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European Commission Plans To Reduce Use Of Gas Fuels By 15 Percent By April 2023.

European Commission Plans To Reduce Use Of Gas Fuels By 15 Percent By April 2023.

The European Commission unveiled on Wednesday its plan of action to decrease use of oil and natural gas in Europe by 15 percent, as it is working to strengthen the EU’s energy resilience amid tensions with Russia, a major gas supplier. Announcing the Save Gas for a Safe Winter package, EU Commission president Ursula von der Leyen stated twelve member states had been increasingly affected by gas shortages or a gas cutoff from Russia.

A Commission spokeswoman said that by September, the EU must show how it will meet a 15% reduction in gas use. She said there will be measures to help EU member countries meet the necessary reductions, including a “focus on substitution of gas with other fuels, and overall energy savings in all sectors.” The Commission also urged member states to launch public awareness campaigns “to promote the reduction of heating and cooling on a broad scale.” The measures come just one day before officials worry Gazprom, Russia’s state gas company, may refuse to re-start deliveries through the Nord Stream 1 pipeline.

The Baikal-Amur Mainline Pipeline is a vital linking point between Russia’s vast natural gas reserves and the continental U.S. It transports nearly 40 billion cubic meters of gas per year, or nearly 55 billion cubic meters of the total annual gas imports from Russia.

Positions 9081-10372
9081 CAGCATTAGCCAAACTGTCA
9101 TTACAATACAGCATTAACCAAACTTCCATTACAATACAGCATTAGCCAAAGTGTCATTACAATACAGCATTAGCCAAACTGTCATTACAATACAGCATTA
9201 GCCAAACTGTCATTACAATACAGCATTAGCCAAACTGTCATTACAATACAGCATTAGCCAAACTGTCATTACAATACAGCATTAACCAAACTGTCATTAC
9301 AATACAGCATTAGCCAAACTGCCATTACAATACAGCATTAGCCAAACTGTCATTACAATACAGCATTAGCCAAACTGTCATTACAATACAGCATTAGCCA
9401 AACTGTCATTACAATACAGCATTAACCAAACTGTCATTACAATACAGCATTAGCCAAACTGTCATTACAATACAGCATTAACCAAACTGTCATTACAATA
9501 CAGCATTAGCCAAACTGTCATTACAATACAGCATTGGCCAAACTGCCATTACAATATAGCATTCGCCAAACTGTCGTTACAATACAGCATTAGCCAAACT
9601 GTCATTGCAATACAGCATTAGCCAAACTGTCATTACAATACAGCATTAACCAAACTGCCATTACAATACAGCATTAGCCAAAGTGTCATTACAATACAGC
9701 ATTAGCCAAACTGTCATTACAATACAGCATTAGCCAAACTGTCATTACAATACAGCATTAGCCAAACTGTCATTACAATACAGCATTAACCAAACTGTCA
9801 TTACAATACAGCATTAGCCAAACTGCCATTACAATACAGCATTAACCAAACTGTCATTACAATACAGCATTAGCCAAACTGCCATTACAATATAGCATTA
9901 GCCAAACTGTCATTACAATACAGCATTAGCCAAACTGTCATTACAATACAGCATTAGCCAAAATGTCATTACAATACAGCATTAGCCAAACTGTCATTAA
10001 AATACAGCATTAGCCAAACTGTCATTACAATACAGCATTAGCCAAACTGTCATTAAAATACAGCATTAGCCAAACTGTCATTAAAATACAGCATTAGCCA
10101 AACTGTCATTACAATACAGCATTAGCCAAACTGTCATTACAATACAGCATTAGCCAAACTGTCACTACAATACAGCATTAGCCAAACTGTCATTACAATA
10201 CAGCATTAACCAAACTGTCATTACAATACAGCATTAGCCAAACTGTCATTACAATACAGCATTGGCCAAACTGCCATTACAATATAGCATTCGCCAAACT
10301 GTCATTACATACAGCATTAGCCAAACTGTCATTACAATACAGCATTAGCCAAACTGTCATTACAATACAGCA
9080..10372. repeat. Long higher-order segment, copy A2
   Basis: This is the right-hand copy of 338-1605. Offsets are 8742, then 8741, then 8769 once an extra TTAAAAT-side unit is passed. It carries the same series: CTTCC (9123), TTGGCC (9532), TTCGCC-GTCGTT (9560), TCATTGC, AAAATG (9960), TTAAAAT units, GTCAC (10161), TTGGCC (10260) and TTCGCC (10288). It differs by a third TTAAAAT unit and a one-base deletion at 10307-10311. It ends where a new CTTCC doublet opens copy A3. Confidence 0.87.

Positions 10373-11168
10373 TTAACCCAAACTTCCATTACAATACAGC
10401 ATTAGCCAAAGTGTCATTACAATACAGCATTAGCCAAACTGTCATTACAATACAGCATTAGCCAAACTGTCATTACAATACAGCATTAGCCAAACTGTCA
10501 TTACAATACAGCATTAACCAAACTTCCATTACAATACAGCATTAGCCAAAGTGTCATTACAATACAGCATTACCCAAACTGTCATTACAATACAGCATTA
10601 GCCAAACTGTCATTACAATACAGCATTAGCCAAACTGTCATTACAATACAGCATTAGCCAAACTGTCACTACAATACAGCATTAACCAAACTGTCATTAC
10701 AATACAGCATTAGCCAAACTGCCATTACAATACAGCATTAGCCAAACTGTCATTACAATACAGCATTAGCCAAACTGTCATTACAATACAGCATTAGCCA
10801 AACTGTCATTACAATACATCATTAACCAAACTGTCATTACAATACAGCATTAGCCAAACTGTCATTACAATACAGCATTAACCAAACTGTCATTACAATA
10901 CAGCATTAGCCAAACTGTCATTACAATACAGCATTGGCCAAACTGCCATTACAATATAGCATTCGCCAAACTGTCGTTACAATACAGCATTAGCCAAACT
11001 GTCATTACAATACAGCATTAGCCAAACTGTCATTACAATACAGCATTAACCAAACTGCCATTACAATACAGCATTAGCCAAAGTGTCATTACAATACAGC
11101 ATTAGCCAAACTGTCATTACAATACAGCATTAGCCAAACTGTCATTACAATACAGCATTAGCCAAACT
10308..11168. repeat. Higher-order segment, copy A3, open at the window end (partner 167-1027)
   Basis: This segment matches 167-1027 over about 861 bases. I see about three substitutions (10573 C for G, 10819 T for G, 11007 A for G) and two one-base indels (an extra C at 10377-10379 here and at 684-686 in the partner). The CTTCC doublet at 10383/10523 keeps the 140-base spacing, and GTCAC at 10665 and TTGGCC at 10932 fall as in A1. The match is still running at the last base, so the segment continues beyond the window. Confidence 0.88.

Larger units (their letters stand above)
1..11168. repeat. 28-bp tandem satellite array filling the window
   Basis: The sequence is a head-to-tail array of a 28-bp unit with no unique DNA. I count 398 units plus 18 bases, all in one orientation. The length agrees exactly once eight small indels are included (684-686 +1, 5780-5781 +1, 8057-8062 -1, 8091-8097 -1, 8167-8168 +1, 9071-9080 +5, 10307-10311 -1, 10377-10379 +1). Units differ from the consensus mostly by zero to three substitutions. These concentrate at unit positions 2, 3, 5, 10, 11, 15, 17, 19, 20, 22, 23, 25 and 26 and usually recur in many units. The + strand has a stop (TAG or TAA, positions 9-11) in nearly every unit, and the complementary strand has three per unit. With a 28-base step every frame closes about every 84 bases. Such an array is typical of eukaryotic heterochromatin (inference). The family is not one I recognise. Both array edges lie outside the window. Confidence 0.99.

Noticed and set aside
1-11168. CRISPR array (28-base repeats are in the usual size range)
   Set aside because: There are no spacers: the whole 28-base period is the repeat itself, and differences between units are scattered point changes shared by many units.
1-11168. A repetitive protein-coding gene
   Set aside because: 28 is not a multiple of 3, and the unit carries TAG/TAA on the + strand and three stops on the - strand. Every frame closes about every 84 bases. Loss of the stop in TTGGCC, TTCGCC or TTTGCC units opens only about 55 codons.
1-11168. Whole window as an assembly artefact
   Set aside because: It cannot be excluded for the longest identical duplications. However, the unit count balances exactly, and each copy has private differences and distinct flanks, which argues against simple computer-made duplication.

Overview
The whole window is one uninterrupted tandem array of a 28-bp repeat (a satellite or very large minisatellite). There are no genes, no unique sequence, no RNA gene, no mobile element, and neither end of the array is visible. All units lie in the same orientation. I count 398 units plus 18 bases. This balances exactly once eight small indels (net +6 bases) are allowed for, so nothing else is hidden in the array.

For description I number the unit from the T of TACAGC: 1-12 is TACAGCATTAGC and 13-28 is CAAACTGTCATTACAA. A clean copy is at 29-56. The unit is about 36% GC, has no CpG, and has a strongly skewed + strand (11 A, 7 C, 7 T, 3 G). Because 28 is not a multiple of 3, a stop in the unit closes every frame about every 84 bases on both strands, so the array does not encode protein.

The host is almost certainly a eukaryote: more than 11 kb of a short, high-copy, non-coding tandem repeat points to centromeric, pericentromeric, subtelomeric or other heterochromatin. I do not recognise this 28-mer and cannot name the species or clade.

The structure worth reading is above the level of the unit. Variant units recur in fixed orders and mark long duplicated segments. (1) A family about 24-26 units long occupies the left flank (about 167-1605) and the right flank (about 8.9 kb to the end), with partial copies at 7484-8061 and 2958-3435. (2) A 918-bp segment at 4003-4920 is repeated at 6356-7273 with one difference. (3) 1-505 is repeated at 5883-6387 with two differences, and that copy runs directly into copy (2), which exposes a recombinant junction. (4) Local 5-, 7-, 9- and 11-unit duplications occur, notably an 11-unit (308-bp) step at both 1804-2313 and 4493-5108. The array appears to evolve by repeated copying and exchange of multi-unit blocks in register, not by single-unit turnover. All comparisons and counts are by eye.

Last month, Russia’s state-owned gas company Gazprom cut deliveries by 60% through the existing Nord Stream pipeline, blaming the West’s decision to withhold vital turbines from the same pipeline because of sanctions against Russia over its invasion of Ukraine. Those turbines have since been allowed to travel to Germany from Canada, where they were being repaired, under a sanctions waiver issued by the Canadian government. However, Russia could still decide to keep the taps turned off. It stopped delivering gas to several European countries and energy companies because they refused Moscow’s demands for payments in rubles—a move that would have put them in breach of European sanctions.

 

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